17.1.3 Examples of Formatting Tables Formatting a Table From a List

The example1 function formats a simple table whose contents come from a list.

(defvar *alphabet* '(a b c d e f g h i j k l m n o p q r s t u v w x y z))

(defun example1 (&optional (items *alphabet*)    
                 &key (stream *standard-output*) (n-columns 6)
                      inter-row-spacing inter-column-spacing) 
       (stream :inter-row-spacing inter-row-spacing                                  
            :inter-column-spacing inter-column-spacing) 
   (do () 
       ((null items)) 
     (clim:formatting-row (stream)  
       (do ((i 0 (1+ i))) 
           ((or (null items) (= i n-columns)))  
         (clim:formatting-cell (stream) 
           (format stream "~A" (pop items))))))))
Evaluating(example1 *alphabet* :stream *my-window*) shows this table:

     A B C D E F
     G H I J K L
     M N O P Q R
     S T U V W X
     Y Z
Figure 24. Example1 With No :inter-row-spacing

Figure 24 shows the result of evaluating the example1 function call without providing the:inter-row-spacing and:inter-column-spacing keywords. The defaults for these keywords makes tables whose elements are characters look reasonable.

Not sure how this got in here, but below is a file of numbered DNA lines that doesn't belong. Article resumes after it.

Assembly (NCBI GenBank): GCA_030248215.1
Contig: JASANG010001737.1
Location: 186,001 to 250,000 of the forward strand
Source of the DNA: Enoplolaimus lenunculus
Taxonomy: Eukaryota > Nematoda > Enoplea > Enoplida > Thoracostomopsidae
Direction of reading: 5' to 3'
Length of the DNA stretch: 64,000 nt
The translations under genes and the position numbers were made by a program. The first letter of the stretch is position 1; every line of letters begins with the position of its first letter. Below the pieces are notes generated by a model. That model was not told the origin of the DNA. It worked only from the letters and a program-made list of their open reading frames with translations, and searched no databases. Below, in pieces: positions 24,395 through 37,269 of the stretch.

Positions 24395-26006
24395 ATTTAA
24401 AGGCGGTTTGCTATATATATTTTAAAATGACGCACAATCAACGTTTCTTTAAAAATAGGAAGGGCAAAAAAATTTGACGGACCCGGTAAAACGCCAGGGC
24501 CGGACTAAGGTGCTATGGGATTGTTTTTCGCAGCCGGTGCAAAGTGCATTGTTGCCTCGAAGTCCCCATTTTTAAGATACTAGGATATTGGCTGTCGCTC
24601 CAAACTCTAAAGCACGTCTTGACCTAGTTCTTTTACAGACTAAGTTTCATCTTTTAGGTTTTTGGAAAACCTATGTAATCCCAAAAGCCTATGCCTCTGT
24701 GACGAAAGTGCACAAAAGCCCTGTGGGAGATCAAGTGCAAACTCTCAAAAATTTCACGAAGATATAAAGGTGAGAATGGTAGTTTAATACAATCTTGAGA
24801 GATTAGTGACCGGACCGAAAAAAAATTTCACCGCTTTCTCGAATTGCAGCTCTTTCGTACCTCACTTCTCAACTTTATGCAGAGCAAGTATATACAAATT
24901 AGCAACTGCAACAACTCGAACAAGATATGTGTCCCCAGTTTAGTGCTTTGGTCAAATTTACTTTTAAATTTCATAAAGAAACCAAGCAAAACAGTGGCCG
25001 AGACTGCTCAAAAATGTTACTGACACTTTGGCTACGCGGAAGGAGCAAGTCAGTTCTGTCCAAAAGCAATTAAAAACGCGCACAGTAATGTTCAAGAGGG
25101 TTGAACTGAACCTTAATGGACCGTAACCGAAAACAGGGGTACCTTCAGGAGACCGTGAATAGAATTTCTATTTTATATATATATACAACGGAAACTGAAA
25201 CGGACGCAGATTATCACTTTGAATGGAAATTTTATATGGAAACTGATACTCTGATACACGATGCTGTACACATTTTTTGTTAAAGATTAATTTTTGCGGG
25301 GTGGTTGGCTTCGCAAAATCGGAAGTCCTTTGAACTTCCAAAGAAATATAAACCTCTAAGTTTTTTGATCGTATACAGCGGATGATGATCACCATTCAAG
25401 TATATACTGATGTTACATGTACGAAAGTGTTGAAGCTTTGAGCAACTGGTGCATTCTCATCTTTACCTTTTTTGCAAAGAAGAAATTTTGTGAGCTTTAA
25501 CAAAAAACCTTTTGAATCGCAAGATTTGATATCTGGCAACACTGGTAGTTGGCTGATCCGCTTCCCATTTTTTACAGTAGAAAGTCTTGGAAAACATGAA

You can easily vary the number of columns, and the spacing between rows or between columns. In the following example, we provide keyword arguments that change the appearance of the table.

Evaluating this form

(example1 *alphabet* :stream *my-window* 
          :n-columns 10 :inter-column-spacing 10         
          :inter-row-spacing 10) 
shows this table:

     A  B  C  D  E  F  G  H  I  J
     K  L  M  N  O  P  Q  R  S  T
     U  V  W  X  Y  Z
Figure 25. Example1 With :inter-row-spacing

(Note that this example can be done with formatting-item-list as shown in example4.)

CLIM 2.0 User's Guide - OCT 1998

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